Measuring Your Own Performance

Many factors will influence an end result. Be specific about what you want, and track your results

THE FUNDAMENTALS of marketing are not difficult to grasp. For the most part, marketing is based on what should really be common sense.

To be successful in business and in practice, you must provide people with what they need and what they want, and you must listen to others, understand them and help them. You must add value in any way that you can. It’s as simple as that. That’s where effective marketing begins and ends.

Objectives and Action Plans

Despite the fundamentals being obvious, most lawyers feel that they underperform when it comes to marketing, and many lawyers consider marketing to be something that is both discouraging and frustrating.

Why is that? The problem largely stems from failing to distinguish between objectives and action plans, and consequently measuring performance and success against the wrong sets of metrics.

Objectives are all about where you want to go and what you want to accomplish. In other words, objectives are about where you want to end up. It is of course necessary to know where you want to end up in order to decide what road you are going to take to get there, but the destination and the road that gets you there are two very different things.

When it comes to marketing, it is very important to draw a distinction between what you want to accomplish (your objectives) and what exactly you need to do to realize those objectives (the action plan).

Your objectives provide the context and a directional framework within which you will decide what to do. But don’t make the mistake many lawyers do in thinking that the objectives are the action plan and then evaluating their own performance and success based on whether or not the objectives have been realized.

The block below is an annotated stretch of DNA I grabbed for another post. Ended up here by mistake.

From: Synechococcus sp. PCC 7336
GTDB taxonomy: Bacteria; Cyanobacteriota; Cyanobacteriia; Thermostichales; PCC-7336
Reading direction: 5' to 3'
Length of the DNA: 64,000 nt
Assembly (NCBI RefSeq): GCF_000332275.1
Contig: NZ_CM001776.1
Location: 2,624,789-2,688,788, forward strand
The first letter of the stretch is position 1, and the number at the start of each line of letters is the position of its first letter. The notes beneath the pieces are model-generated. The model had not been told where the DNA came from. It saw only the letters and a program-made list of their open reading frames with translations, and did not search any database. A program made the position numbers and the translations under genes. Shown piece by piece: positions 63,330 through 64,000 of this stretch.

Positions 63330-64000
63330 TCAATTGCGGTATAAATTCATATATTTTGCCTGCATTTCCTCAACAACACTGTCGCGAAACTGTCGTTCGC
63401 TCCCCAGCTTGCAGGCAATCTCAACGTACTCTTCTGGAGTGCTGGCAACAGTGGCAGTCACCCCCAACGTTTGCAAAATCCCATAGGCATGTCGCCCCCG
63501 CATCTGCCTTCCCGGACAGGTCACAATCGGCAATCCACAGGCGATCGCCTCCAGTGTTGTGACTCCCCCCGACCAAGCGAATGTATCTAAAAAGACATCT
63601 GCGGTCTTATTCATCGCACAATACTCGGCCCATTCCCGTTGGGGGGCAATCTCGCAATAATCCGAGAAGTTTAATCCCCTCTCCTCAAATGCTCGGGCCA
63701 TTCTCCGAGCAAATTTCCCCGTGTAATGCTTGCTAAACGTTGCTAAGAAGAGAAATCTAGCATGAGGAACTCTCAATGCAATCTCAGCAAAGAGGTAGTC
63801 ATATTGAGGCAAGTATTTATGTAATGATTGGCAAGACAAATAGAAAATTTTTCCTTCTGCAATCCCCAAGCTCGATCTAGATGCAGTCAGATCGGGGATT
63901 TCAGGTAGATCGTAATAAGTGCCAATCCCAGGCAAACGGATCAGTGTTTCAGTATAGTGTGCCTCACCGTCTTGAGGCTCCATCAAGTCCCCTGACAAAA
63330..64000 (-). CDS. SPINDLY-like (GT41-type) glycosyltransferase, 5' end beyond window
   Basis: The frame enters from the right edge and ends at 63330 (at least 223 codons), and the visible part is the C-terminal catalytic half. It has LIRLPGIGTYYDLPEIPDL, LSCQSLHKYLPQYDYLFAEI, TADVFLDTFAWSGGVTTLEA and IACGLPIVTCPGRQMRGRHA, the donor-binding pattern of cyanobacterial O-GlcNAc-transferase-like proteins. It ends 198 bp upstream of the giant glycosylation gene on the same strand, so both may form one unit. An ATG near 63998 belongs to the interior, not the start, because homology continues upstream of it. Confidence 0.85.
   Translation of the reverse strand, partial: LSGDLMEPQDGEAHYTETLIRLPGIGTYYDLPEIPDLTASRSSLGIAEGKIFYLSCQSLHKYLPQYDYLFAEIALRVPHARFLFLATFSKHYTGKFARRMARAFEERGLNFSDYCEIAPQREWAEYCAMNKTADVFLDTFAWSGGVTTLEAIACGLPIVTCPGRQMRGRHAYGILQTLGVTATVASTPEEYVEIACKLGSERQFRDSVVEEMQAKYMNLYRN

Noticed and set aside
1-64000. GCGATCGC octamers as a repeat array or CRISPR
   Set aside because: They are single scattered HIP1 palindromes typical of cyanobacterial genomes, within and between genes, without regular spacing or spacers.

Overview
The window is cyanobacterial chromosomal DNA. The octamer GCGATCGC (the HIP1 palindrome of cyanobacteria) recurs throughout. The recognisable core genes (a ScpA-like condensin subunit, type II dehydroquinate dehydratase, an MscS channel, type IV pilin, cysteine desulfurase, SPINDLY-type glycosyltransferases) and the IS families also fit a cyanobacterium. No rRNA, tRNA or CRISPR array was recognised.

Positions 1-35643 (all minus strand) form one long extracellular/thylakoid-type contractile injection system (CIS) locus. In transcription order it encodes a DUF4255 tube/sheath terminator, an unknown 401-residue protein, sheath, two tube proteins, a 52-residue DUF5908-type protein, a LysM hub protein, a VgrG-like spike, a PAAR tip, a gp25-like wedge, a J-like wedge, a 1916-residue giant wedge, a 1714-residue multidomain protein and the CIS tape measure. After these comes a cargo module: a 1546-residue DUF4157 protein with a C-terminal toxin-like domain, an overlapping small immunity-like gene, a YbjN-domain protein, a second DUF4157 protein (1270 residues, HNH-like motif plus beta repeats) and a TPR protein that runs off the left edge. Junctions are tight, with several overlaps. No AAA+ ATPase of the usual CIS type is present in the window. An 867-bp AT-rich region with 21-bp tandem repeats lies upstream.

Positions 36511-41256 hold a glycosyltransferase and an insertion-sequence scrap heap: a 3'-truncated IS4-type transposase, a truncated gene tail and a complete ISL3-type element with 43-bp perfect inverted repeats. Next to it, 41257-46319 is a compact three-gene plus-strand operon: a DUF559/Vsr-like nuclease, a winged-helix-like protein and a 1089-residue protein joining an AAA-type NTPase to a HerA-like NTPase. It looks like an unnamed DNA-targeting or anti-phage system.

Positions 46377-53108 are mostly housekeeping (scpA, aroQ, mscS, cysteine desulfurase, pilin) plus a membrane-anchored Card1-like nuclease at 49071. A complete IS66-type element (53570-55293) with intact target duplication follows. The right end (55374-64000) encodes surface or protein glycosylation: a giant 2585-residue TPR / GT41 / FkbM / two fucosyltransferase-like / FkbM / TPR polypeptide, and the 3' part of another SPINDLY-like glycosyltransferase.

Your action plan and the ways in which you evaluate your progress should be built around activities that you yourself can implement, and they should be activities that are entirely within your own power and control. When factors beyond your control have affected the result and you evaluate yourself based on that result, that is not an appropriate or accurate way to self-evaluate or to measure your progress in marketing your services.

Let’s say you set the following as an objective: "To get retained on a new matter by existing client X." This is something specific that you want to accomplish, but whether or not you actually get retained on the new matter shouldn’t be the measure of your marketing performance.

In this example, your marketing action plan could include things like making efforts to strengthen your relationship with the existing client; expanding your network and contact base within the client’s organization; developing a better understanding of that client’s current needs and anticipating their upcoming legal needs; submitting a proposal for new work, etc. These are the things you should be planning, implementing, tracking and measuring.

It is important to recognize and acknowledge that, your efforts notwithstanding, there will be many factors at play that will influence the end result that are entirely outside of your control. In the example above, there might be factors relating to what is going on within the client organization (internal agendas and politics, budgets, well-established relationships with other lawyers or firms, to name a few), what your competition is up to, and what is going on in the broader business community and economy.

It is of course true that the harder you try the more likely you are to succeed, but if you judge your performance based on factors that you cannot control, you are not fairly evaluating yourself and risk blaming yourself for an unsatisfactory outcome.

The bottom line is that in order to ensure that you move forward and that you are fairly evaluating your performance, you need to be specific about where you want to go, and track and evaluate your progress and success based on whether you are doing the specific things that are within your power to implement.

Donna Wannop, LLB, MBA, is a practice-development coach ( who has worked exclusively with the legal profession for over 20 years. Reach her at